3. All Creatures Great and Small

Network: PBS
Last Week’s Ranking: Not Eligible
This Week: The delight show returns to finds cozy romance in the Yorkshire Dales.

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It’s actually very difficult to write a review of All Creatures Great and Small Season 2, because everything I said in my initial review of the show remains true. Now, there’s just more of it: six episodes and a Christmas special, to be exact. And what a wonderful gift to chase away the winter doldrums once again as the Channel 5 series, airing in the US on PBS Masterpiece, returns us to a bucolic pre-war Yorkshire and the inhabitants of Skeldale House, the preeminent veterinary practice in the region. (Or so its lead surgeon, Samuel West’s Siegfried Farnon, likes to say—and it is most likely true.)

In Season 2, both change and romance are in the air for James (Nicholas Ralph), Tristan (Callum Woodhouse), Seigfried, and Mrs. Hall (Anna Madeley)—her expanded storyline is one of the best things about the TV series, which continues to capture the spirit (if not abide by the letter) of James Herriot’s books, giving us a wholesome and cozy setting that can nevertheless be emotionally intense when it comes to the hardships of rural life. And yet, the storylines about the animals the capable and caring James looks after—and what they mean to their humans—are always wonderful.

The bottom line is that, once again, All Creatures is a delight. It’s lovingly and beautifully made. It’s a throwback that feels familiar, and yet doesn’t always play out exactly as expected. Yet even when it does, it’s charming enough to make each decision work. It’s not out to prove itself, make statements, or feel pressured to bring in dark storylines just to feel more modern. Like the indomitable Tricki Woo, it knows just what it’s about, and we love it for that. —Allison Keene [Full Review]

2. Abbott Elementary


Network: ABC
Last Week’s Ranking: Not Eligible
This Week: A delightful new series that rings true in its public school setting.

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The best new network show of the season got a sneak preview after the Live in Front of a Studio Audience broadcast of The Facts of Life and Diff’rent Strokes, and seems poised to return with dominance in 2022. Quinta Brunson writes, executive produces, and stars in this comedy inspired by her mother’s experience as a teacher in the Philadelphia public school system. The show is both hilarious and poignant as it lays bare the inequities in our public education system. Keep an eye out for Tyler James Williams as a substitute and Sheryl Lee Ralph as the veteran teacher who has seen it all. (The show has also now moved into its regular time slot). —Amy Amatangelo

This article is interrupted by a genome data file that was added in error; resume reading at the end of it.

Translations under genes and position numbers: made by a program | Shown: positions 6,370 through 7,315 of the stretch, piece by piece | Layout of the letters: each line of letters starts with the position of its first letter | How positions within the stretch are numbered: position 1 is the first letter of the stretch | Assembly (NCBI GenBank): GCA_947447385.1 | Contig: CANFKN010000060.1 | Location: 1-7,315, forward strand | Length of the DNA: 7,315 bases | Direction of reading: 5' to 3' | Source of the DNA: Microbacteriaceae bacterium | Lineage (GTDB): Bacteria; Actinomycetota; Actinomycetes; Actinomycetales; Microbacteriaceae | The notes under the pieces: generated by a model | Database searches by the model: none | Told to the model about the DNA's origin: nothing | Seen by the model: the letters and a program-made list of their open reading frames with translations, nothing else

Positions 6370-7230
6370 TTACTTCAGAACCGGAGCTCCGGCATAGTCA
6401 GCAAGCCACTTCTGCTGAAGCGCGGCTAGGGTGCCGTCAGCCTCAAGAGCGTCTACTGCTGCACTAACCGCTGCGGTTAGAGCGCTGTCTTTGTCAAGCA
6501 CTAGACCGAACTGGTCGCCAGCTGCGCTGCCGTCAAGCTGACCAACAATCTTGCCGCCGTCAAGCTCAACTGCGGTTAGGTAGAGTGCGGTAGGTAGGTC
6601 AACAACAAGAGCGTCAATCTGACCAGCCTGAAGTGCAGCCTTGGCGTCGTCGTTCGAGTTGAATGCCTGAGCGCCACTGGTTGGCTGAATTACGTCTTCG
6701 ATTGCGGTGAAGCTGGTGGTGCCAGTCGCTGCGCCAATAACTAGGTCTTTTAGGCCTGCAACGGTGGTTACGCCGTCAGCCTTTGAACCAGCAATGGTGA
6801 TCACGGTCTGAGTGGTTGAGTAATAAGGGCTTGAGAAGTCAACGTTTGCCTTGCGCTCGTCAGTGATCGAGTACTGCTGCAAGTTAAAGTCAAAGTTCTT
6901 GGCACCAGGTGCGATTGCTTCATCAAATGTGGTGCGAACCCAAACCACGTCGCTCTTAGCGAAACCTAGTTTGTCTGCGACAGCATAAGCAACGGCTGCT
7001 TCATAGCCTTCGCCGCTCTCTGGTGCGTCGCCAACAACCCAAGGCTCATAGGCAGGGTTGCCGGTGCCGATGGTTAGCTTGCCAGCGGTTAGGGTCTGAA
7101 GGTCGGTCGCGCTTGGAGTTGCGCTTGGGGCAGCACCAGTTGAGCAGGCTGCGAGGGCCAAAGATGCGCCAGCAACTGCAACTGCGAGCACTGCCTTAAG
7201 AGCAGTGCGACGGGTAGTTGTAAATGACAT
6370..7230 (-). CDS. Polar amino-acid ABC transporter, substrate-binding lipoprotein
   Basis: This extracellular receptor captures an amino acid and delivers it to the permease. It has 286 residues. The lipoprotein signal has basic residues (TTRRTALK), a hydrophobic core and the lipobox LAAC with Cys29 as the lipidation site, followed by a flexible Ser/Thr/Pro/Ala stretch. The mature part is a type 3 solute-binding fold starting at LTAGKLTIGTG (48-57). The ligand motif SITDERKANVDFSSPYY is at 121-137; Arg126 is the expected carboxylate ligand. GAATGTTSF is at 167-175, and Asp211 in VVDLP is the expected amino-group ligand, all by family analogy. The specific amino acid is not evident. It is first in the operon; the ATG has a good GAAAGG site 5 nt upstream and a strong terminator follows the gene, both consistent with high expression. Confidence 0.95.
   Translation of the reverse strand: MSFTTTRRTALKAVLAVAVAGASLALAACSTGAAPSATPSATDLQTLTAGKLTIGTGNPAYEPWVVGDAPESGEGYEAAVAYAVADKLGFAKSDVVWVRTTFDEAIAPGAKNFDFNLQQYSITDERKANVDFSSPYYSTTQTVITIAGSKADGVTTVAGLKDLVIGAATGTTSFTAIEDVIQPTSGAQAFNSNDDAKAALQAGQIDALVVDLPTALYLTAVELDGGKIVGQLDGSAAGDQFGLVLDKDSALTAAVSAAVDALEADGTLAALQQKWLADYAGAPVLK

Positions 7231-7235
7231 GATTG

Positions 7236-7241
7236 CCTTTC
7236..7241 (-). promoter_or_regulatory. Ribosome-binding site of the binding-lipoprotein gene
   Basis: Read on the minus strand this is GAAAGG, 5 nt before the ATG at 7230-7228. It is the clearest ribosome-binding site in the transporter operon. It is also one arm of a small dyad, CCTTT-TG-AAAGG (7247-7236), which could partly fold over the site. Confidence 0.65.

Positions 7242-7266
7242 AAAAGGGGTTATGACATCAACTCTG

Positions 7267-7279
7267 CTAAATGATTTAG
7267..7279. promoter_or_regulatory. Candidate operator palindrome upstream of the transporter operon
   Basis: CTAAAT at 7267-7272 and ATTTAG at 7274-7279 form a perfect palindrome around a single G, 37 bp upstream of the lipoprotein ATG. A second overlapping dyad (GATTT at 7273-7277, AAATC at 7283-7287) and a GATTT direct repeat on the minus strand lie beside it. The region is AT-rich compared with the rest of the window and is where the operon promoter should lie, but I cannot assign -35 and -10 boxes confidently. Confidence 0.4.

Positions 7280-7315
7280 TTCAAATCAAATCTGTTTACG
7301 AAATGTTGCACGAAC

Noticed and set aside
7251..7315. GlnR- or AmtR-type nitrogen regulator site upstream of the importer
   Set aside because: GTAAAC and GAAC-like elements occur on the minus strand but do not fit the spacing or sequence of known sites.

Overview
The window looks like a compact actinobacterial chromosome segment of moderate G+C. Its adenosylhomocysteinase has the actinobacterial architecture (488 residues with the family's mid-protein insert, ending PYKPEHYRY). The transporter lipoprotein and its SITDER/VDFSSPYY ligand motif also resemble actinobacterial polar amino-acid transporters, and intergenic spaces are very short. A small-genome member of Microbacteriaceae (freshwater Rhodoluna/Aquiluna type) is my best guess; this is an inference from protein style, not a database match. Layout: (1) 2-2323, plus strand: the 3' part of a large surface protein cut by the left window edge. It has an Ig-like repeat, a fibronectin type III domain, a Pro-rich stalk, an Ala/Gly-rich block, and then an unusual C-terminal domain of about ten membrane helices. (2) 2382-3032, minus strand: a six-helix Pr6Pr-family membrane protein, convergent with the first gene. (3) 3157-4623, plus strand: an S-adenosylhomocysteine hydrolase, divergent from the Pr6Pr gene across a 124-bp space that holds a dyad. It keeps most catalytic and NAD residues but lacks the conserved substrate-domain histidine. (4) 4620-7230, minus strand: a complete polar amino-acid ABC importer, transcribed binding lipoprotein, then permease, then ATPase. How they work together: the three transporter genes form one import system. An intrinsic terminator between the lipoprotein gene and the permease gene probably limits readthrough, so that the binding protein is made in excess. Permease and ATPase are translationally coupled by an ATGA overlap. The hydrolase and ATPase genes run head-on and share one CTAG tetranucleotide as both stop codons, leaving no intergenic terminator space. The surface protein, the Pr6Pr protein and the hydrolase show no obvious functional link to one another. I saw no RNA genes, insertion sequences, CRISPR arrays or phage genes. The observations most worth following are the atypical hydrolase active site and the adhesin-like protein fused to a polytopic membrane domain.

1. Yellowjackets

Network: Showtime
Last Week’s Ranking: 1
This Week: “There’s no book club?!”

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Showtime’s new survival thriller Yellowjackets feels like such a breath of fresh air. The series is an intriguing mix of genres: part 1990s-set horror story and part modern-day mystery, with heaping doses of teenage angst and supernatural weirdness thrown on top. It honestly feels like nothing else on television right now, and though its pace is somewhat more glacial than its trailers might have initially indicated, there are moments where the tension—combined with our knowledge that many of these people aren’t going to make it out of this alive—is nigh unbearable.

The story begins in 1996 and follows the titular Yellowjackets, a New Jersey girls high school soccer team on their way to nationals. But when the private plane lent by a rich dad for the trip goes down in the Colorado mountains, they spend the next 19 months fighting to stay alive—a feat not all of them apparently accomplish. We know this because the other half of the show’s plot is set 25 years later, as several of the crash survivors (played by Juliette Lewis, Melanie Lynskey, Christina Ricci, and Tawny Cypress) find themselves visited by a nosy reporter aiming to write a book about their stories.

Ultimately, Yellowjackets is a twisty mystery that doesn’t easily give up many of its secrets, and grounds its story in a specifically female experience in a way that other series like this have never bothered to try. From awkward crushes and sexual double standards to character revelations driven by the fact that the girls’ menstrual cycles sync up… basically what I’m saying is that Lord of the Flies could never. —Lacy Baugher Milas [Full Review]